Interesting Barraud in Lakeland

Discussion in 'Chronometers' started by Tom McIntyre, Feb 10, 2019 at 10:50 PM.

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  1. Tom McIntyre

    Tom McIntyre Technical Admin
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    This interesting Barraud pocket chronometer was on display in Lakeland last week.The chronometer itself is a fairly "ordinary" Earnshaw type detent with a John Roger Arnold style of balance. Part of what makes it special is that it is in an original gold case hallmarked for London 1819/20 and carries the serial number 527.

    There is a Barraud "hanging detent" in my collection that is in its original silver case with the hallmark for 1814/15 and serial number 684.

    So there are 127 serial numbers between the two watches and 5 nominal years between the marks (in the wrong direction), From general experience, the Barraud numbering can be confusing and appear random, but this seems like an extreme case.

    Barraud 527
    face.jpg front1.jpg front2.jpg innerback.jpg innermark.jpg Marks.jpg movement.jpg movementside.jpg
    Barraid 684
    dial.jpg front.jpg inner back.jpg inner front.jpg movement.jpg oouter back.jpg outer mark.jpg
     
  2. gmorse

    gmorse Registered User
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    Hi Tom,

    Both very handsome! The serial number question is something of a mystery, but not so surprising if you take into account how long it could be to make and finish a chronometer at the time.

    By the way, does your 684 have a Pennington 'L' balance?

    Regards,

    Graham
     
  3. MartyR

    MartyR Super Moderator
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    Both great watches!

    I note Graham's comment about manufacturing time, but my bet would be on #527 having been made in a silver case in (say) 1810 and then recased in gold in 1820. I assume that all Barraud chronometers (marine and pocket) were made to order, and that a purchaser of a pocket chronometer would therefore specify the case at point of order. Is it reasonable to assume that mst Barraud customers would have been buying "working" chronometers and would have wanted a silver case? If those assumprions are right, then perhaps #527 was delivered to the buyer (a ship's officer?) in silver, and then when he retired(?) 10 years later he had it recased (obviously by Barraud) in a gold case.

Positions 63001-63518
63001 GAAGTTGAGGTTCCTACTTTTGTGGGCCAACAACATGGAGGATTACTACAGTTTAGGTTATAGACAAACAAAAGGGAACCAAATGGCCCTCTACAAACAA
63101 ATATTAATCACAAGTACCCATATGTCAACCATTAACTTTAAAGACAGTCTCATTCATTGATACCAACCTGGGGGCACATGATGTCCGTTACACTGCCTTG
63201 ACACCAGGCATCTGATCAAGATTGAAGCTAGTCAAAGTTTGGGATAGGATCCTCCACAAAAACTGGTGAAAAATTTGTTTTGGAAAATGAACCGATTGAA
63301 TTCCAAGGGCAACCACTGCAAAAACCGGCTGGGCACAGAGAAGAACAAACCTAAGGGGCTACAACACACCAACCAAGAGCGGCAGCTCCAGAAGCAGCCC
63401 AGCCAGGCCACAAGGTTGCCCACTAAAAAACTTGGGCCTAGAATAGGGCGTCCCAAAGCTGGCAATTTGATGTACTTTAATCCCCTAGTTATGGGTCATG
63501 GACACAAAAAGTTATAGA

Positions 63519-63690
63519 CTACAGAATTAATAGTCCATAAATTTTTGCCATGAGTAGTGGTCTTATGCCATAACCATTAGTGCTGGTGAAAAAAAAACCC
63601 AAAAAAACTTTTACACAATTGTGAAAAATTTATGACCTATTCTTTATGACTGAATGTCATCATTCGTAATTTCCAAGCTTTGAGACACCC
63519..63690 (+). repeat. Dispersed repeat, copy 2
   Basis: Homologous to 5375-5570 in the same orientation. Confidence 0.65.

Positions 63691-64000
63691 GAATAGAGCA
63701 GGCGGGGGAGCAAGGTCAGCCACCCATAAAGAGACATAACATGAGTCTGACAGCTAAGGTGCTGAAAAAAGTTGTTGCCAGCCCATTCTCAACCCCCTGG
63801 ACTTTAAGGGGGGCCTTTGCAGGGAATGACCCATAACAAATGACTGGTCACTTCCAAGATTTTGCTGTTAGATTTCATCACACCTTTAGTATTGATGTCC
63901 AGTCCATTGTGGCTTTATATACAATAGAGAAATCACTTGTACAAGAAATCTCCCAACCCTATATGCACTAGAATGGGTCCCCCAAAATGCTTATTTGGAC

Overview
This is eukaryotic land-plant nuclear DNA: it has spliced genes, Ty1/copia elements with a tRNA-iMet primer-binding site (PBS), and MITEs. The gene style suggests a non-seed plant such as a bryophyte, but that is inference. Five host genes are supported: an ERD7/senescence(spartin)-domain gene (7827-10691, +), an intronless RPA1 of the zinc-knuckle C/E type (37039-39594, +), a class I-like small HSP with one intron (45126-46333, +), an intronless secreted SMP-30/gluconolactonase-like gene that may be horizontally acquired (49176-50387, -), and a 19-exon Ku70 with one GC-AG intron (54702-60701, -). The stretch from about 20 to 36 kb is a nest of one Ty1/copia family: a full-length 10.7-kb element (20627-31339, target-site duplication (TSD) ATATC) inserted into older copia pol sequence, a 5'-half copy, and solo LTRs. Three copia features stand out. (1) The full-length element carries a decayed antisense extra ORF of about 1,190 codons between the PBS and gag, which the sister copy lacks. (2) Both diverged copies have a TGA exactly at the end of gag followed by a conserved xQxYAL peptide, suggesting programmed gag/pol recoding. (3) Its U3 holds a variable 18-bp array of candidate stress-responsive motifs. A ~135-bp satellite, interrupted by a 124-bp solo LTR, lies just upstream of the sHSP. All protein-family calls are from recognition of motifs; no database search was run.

That's a whole lot of asumptions :) but I think they provide a more pleasing scenarion than the assumption that Barraud wasn't numbering sequentially, or that he took 10 years to make this chronometer ;)
     
  4. Tom McIntyre

    Tom McIntyre Technical Admin
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    IMG_2172.JPG
    If the Pennington "L" is the one with the extension of the arm to capture the other arm with a screw and a "free" hole, then yes. I am happy to have a name for it since it takes a lot of words to describe. Here is a picture of the same balance on loose movement 725.

    This movement is also a hanging detent.

    Marty, I think I may like your explanation better than mine. It does seem like a very long time in the shop with the implication of a very patient customer or a piece created on spec.

    The other possibility is that when it came time to make the preliminary payment before the piece was sent to be cased, the client that ordered it did not come through and it went into stock as an available movement. Then the idea of it resting a while while the newer Pennington designs were sold might be plausible.
     
  5. gmorse

    gmorse Registered User
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    Hi Tom,

    I did mis-name it slightly, it's a 'double L balance' and it's nothing to do with correcting middle-temperature errors, it just allows the free ends of the rim to be safely held whilst adjustments are made to the screws.

    I think Martin's explanation is indeed more plausible than mine.

    Regards,

    Graham
     
  6. Tom McIntyre

    Tom McIntyre Technical Admin
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    Good! We are on the same page. Indeed the screw touches nothing in normal operation of the balance. It is just a, probably unnecessary, safety device. I think that is why it was used for such a short period. I am happy if we all agree to call it "double L." :)
     
  7. gmorse

    gmorse Registered User
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    Hi Tom,

    That's what Vaudrey Mercer called it in his article on the Penningtons and their balances in AH vol. 12 no. 5, pages 514-522.

    Regards,

    Graham
     

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